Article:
Sunday, September 30, 2012

Ismini Samanidou, Crafts Study Centre

My blogging and exhibition visiting activity has been somewhat curtailed in recent times due to me very happily becoming a Mum. However, at the beginning of September I was delighted to be able to stop at the Craft Study Centre in Farnham en route home from Canterbury, to visit Ismini Samanidou's solo exhibition entitled Topography: recording place - mapping surface. Now extended until the 6th Oct, the show is absolute treat, giving an insight into Ismini's design process as well as presenting intriguing jacquard woven lengths. I always relish the opportunity to see samples, design sketches, mood boards, colour studies, yarn wraps etc, as they demonstrate pure, instinctive exploration that has yet to be synthesized into the 'final' work. The wall of cloud study samples was perhaps my favourite part of the exhibition for this very reason. Structural explorations of diverse surafce qualities in unusual yarns on the dobby handloom made a very welcome compliment to the jacquard woven artworks which I am so familiar with. It was also a delight to see her handmade fan reeds which were made whilst on a British Council residency in Bangladesh. These were used to weave some exquisite fabrics, which you can see alongside.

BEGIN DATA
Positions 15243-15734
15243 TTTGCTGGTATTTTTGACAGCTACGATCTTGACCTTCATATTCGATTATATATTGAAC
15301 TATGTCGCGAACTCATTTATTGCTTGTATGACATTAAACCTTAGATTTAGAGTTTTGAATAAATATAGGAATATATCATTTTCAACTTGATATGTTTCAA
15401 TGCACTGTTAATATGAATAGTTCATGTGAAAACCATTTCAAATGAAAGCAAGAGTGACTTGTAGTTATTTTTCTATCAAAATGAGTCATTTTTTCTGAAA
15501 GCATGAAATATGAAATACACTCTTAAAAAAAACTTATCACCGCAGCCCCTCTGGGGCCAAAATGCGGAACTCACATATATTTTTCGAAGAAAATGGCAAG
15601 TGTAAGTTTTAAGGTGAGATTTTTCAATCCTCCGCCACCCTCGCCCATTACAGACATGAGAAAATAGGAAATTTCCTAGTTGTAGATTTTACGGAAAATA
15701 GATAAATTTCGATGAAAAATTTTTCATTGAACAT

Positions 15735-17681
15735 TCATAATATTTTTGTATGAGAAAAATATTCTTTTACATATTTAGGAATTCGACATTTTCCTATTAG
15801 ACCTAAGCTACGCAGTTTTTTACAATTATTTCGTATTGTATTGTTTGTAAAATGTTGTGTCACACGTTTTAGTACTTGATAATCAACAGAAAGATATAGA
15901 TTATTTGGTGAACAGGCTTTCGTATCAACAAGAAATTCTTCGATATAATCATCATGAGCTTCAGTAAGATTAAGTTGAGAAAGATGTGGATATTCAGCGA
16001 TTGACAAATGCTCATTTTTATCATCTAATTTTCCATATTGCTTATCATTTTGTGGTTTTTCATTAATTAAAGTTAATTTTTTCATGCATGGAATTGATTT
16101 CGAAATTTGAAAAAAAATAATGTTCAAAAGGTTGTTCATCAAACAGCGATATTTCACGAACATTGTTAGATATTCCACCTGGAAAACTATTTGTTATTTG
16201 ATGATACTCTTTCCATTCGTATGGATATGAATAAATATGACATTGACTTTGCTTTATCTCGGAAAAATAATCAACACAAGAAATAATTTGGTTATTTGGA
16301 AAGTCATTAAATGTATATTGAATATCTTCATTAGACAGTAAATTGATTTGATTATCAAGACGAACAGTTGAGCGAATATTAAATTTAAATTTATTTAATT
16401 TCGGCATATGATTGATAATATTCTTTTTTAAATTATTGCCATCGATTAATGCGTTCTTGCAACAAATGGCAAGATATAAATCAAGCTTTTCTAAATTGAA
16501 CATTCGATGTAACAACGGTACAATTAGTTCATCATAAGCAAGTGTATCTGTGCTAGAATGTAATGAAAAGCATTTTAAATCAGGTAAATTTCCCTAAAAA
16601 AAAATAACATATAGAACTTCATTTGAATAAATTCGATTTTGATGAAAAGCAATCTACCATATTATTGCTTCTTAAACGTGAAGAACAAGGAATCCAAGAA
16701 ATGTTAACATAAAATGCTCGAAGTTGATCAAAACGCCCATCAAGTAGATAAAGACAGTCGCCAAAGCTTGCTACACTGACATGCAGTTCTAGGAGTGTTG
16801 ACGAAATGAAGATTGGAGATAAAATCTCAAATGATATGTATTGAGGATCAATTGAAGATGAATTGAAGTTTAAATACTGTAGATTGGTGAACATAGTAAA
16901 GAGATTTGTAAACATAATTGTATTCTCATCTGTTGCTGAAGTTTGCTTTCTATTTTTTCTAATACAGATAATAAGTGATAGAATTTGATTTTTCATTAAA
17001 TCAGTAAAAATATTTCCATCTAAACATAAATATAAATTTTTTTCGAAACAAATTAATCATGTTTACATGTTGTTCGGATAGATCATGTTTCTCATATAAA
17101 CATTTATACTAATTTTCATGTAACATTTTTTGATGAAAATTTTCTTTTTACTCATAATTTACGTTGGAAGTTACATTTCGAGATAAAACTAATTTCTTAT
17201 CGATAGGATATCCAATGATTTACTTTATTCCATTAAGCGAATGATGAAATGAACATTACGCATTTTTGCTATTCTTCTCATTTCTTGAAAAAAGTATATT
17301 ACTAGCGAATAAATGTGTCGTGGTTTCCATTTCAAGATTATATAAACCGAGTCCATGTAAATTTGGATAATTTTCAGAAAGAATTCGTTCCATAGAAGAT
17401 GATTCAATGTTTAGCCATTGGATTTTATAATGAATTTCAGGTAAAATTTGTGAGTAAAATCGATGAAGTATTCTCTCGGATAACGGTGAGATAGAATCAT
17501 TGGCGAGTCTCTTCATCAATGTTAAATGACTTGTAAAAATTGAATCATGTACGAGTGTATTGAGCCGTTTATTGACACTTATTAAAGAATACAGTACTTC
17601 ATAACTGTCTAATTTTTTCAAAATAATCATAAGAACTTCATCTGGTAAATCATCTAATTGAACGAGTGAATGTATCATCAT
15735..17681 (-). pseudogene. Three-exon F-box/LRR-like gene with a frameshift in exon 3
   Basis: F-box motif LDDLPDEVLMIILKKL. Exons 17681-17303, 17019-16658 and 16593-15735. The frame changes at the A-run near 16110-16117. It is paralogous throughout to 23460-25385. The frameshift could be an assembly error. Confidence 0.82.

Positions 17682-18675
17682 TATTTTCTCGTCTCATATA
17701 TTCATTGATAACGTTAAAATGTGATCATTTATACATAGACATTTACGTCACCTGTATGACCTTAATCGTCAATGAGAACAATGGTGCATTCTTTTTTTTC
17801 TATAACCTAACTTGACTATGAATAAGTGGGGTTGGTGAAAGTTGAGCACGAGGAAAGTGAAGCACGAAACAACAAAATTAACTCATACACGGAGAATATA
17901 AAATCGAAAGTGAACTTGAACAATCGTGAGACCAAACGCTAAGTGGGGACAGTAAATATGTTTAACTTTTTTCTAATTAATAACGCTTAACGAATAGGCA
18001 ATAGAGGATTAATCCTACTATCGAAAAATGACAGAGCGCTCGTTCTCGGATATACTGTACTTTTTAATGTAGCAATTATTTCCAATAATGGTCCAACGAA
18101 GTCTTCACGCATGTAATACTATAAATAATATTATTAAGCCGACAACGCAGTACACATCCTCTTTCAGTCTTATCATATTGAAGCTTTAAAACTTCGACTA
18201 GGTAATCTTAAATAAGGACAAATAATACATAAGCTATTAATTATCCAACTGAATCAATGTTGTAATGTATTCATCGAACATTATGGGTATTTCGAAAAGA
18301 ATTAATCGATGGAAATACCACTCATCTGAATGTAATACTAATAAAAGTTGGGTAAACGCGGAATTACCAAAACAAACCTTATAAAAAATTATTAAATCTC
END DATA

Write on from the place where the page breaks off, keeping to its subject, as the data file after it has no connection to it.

So, I urge you in the few days left to catch the exhibition before the work travels to the Center for Craft Creativity and Design in the USA. There is also a beautiful and insightful catalogue to accompany the show.

wisteria, momijigari, siberia and thread installation

'Cloud weavings'

Siberia lengths and cloud weavings

Watercolour and yarn wrap colour study

Hand woven fabric of varying density

woven interpretation of the texture photographs
Hand made fan reeds

Hand made fabrics woven with the hand made reeds

CNC routed wood replicating woven surfaces

Thursday, September 20, 2012

Sian O'Doherty

Sian O'Doherty is one of my very talented graduates from the BA Textiles course I teach on in Coleg Sir Gar. She won the Lucienne Day Award at New Designers this year, and has many other accolades under her belt including the second prize in the Hand & Lock embroidery competition in 2010. Her final year collection was an ambitious exploration into highly complex quadruple cloth structures incorporating hand manipulated floats and an eye-popping colour palette. Some of the woven structures were developed into digital prints for upholstery and covetable cushions covers. This is a weaver to watch: she's going places......



Photographs by Dan Staveley